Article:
How expected UN Court ruling can cement Russia's status as international criminal

Wednesday, 31 January 2024

Wednesday, 31 January may turn out to be a truly historic day for Ukraine. 

A ruling is to be announced in our first case against the Russian Federation at the International Court of Justice at the Peace Palace in The Hague. The court ruling has already been drawn up, agreed upon and printed. The Ukrainian delegation has arrived in the Netherlands to hear the court's decision in person. In a matter of hours, the suspense will be over.

Read more about what to expect from the UN Court and how to distinguish 'betrayal' from 'victory' after the ruling is made public in the article by Sergiy Sydorenko, European Pravda's editor – UN court issues first ruling against the Kremlin. What to expect and what not to.

Ukraine’s complaint against Russia dates back to 2017, although the incidents forming the basis of Ukraine’s first case against Russia in The Hague date back to 2014-15. 

The Ukrainian government based its claim on the violation of two conventions: the International Convention for the Suppression of the Financing of Terrorism, concerning Russia's actions in Donbas, and the International Convention on the Elimination of All Forms of Racial Discrimination, regarding violations during the Russian occupation of Crimea.

To an external observer, 'racial discrimination' might not seem to be a particularly fitting term for Russia's actions. Ukrainians are indeed different from Russians, but what does it have to do with race? A win for Ukraine under this convention, however, is the most likely. Despite its name, this UN convention prohibits oppression and restrictions based on national and ethnic characteristics, and there are numerous examples of such abuses in occupied Crimea.

Banning the Mejlis (the Crimean Tatar assembly) based on blatantly fabricated charges that Russia was unable to substantiate in court is a glaring example that practically guarantees Ukraine's victory at The Hague under this convention.

There are, unfortunately, some weaknesses in relying on this convention. 

But the weakest point, unfortunately, seems to be Kyiv's position regarding the financing of terrorism in Donbas.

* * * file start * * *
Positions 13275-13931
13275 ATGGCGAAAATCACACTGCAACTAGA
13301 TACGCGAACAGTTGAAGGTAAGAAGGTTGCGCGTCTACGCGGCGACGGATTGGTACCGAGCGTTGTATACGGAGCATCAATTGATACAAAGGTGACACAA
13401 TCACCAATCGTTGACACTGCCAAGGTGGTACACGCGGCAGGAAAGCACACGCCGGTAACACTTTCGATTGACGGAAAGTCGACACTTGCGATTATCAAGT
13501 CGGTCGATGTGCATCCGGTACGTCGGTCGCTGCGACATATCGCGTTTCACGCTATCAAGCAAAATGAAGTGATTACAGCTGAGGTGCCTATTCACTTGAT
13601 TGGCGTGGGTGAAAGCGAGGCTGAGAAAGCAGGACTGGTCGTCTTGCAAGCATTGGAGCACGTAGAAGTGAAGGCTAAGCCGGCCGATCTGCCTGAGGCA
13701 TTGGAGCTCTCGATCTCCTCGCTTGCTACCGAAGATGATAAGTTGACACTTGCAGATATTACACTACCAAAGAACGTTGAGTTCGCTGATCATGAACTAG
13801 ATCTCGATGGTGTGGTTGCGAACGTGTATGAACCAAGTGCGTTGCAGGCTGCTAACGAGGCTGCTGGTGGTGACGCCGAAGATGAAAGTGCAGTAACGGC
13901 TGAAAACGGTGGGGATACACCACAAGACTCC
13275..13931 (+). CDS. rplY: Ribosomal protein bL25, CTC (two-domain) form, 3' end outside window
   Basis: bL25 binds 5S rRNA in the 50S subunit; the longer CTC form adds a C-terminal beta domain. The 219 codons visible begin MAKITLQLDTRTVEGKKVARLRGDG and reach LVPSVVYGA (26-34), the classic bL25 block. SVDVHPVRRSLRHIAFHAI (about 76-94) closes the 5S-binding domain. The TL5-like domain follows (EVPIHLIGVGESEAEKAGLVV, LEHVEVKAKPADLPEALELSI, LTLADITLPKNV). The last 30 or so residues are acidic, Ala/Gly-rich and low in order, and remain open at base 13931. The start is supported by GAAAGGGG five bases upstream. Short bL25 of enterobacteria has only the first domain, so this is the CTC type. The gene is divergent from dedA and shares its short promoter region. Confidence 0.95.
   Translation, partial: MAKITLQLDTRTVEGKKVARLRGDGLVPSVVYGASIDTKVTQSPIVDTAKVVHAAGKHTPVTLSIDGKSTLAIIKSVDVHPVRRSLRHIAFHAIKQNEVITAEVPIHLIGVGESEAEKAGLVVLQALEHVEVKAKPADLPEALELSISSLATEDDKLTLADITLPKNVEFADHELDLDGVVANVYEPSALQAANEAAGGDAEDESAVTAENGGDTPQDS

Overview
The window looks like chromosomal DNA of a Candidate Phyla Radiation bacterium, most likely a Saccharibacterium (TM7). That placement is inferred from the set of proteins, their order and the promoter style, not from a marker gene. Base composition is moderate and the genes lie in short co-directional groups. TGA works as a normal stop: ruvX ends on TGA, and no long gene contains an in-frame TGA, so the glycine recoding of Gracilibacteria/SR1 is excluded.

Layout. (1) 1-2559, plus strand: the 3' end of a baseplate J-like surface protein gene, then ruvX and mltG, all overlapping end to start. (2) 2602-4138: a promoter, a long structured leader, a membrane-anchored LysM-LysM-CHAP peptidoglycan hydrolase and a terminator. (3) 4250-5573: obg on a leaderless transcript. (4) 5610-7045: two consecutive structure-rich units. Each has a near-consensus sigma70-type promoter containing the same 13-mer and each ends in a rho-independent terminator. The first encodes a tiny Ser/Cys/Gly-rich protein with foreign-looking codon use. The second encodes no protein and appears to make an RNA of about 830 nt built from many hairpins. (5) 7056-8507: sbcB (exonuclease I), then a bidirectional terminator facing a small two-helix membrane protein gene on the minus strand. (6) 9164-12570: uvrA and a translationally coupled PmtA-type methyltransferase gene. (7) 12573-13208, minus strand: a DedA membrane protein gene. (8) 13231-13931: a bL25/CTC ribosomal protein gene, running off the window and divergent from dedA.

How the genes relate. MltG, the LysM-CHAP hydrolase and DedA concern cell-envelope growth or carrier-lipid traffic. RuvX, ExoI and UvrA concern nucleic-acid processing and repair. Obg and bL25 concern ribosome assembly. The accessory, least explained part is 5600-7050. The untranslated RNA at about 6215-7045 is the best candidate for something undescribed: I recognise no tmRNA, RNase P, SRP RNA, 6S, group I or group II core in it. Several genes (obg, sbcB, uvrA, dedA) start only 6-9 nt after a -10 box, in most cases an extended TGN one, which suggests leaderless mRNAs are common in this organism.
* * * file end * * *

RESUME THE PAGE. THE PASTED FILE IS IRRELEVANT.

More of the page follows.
Ukraine has consistently claimed since 2014 that the Donetsk and Luhansk "People’s Republics" ('DNR' and 'LNR') simply do not exist.

Claiming they are not 'local self-defence' forces but armed formations operating under direct Russian control, involving Russian army officers and intelligence. This contradicts the purposes of the convention cited by Ukraine.

Russia exploited this inconsistency to challenge the Ukrainian accusations. 

Nevertheless, Russia is unlikely to secure a victory even under this convention. The downing of the MH17 airliner by a Buk surface-to-air missile falls under the definition of financing of terrorism. 

Russia delivered the means to carry out the act of terrorism onto Ukrainian territory and then brought it back to Russia. Moreover, the existing ruling by the Dutch national court on the circumstances of this crime should help the UN Court lean in Ukraine's favour.

It must be emphasised once again: the UN Court ruling is almost guaranteed not to be unilateral. 

The court can only satisfy part of Ukraine's claim, and this was clear from the very beginning.

If Ukraine's lawyers achieve only a partial acknowledgment of Russia's guilt under each of the two conventions, this would be sufficient grounds to congratulate them on victory.

It is important to realise that although the International Court is not a criminal justice body, and its ruling cannot put Putin, Lavrov or Shoigu behind bars, the significance of this victory would be unparalleled. It would be the first internationally recognised decision that the Russian state has been an international criminal since 2014 – because there have been no such decisions to date!

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